To serve, protect — and ferry the drunks home.

 History may be repeating itself in many ways as police prepare for the inevitability of legalized marijuana, but that’s one impaired driving tactic you’re certainly never going to see on the streets of Calgary again: cops who will drive your drunken mess home, just for the asking.

That outstanding and now shocking example of police service was on offer to all Calgarians in the late 1960s, as Canada finally started to take drunk driving seriously by treating impaired motoring as more than a road infraction on par with speeding or failing to yield.

“Drivers who don’t feel able to drive can call police and have themselves and their car taken home,” is how the Christmas Eve “Drive-Home” program was explained to the press, by Calgary Police Chief Inspector J. C. Stagg.

It was December 16, 1969, and Stagg was fully expecting more motorists than ever to take advantage of the complementary police cab service, thanks to a twin assault on drunk driving spearheaded by Justice Minister Pierre Trudeau in Ottawa, and Social Credit Premier Harry Strom at home in Alberta.

In 1968, 14 drunks celebrating a little too hard at the traditional afternoon office party on Dec. 24 had called the cops demanding a lift home — and for ‘69, with breath tests made mandatory and 24-hour roadside suspensions possible, Stagg expected that number to soar.

“Six men have been assigned the task and more will be used if necessary,” Stagg told reporters.

Nearly a half-century later, the only drunken ride you can expect from the Calgary police comes with a complimentary pair of handcuffs, with impaired driving considered among the most serious of crimes, both by police and society.

And it’s not just alcohol.

With marijuana likely to be legalized next year, police are once again seeking reliable roadside testing devices, and the Alberta government this past week started a preemptive campaign against driving under the influence of pot, by equating its effects with those of alcohol.

Impaired driving is a big deal now, but that wasn’t the case before man landed on the Moon, and it took decades and countless needless injuries and deaths before alcohol and Detroit steel were seen as an unacceptable mix.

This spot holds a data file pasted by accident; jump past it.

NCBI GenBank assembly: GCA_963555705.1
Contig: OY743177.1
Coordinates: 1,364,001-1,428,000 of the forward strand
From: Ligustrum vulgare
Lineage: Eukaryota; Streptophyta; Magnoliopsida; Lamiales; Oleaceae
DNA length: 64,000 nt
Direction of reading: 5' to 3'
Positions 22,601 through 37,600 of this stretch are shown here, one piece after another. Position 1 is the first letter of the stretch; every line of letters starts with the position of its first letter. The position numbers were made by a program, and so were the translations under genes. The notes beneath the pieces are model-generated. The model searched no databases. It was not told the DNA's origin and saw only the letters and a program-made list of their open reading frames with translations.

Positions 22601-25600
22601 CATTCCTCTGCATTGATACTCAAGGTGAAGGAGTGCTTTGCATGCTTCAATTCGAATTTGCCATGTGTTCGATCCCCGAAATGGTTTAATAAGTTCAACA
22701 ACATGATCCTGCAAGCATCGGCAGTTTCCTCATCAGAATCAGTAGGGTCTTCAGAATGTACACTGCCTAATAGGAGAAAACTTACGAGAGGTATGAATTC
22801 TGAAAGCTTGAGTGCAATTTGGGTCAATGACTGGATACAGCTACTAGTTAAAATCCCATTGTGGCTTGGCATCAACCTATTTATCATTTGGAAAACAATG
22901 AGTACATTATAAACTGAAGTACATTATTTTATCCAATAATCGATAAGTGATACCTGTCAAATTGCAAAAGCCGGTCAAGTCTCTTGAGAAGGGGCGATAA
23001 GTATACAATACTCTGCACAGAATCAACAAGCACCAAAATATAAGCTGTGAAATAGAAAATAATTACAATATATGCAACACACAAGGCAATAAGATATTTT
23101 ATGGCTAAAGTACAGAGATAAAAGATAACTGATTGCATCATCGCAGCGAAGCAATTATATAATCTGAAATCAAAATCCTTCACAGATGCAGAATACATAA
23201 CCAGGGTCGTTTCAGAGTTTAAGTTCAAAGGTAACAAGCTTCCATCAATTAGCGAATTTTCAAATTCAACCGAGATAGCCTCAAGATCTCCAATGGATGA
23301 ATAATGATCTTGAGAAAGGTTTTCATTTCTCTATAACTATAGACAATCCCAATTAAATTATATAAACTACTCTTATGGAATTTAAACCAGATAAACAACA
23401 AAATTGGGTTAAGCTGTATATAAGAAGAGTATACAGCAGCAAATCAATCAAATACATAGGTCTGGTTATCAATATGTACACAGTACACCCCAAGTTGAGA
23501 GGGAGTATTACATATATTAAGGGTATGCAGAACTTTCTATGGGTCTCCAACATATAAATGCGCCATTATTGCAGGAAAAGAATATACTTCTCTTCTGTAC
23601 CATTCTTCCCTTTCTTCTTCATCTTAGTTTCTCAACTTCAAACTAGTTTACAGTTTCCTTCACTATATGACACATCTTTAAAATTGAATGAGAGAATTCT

Sure, police officers prior to the late 1960s might nab you for driving drunk, but typically, the soused motorists could expect a modest fine and no criminal repercussions — and for that reason, most people willingly risked a few tipples prior to traffic.

Trudeau, father to current Canadian Prime Minister and legal-pot enthusiast Justin Trudeau, changed all that in ‘68, by making breath tests mandatory for any suspected drunk driver, with refusal to blow resulting in up to three months in jail.

The standard for drunkenness was set at 0.1%, meaning an average man could supposedly enjoy six drinks (!) before blowing over, according to the newspaper report, and the punishment was still pretty soft for a first offence, being mainly a matter of stiff fines, but the change in attitude was set.

Today, getting caught between .05% to .08% is enough to see a driver’s licence suspended and vehicle seized. Above that is a criminal offence.

Trudeau’s new law also paved the way to allow police to conduct breath tests at roadblocks, if drinking was suspected — a minor amendment that was to have a big impact in Alberta just a few years later, when the roadside breathalyzer was developed.

In November 1973, six Calgary police units set up across the city, armed with those portable breath test units.

It was the first day of a province-wide experiment, called Alberta Check Stop, that would see police stopping cars around the clock for the next few months, with the half-dozen units in Calgary shifting locations every hour or so.

Naturally, with that much manpower devoted to nabbing drunks, it worked like a charm — and more than 300,000 cars were checked in the first year, with more than 300 Calgary drivers charged with impaired driving over the 0.1% limit.

But police estimated there were four times as many motorists caught and given 24-hour suspensions under the “less serious” range of .08% to .099%, which by modern standards would add up to a total of 1,500 drunks, when Calgary’s population was only 425,000.

In 1974, it was decided Alberta Check Stop was a roaring success, and while the manpower to keep six units going each day simply did not exist, the roadblock method of catching drunk drivers continues in the province to this day.

Getting a free ride home from the police, sadly, does not.

Source: Calgary Sun


Last updated on: 2016-12-28 | Link to this post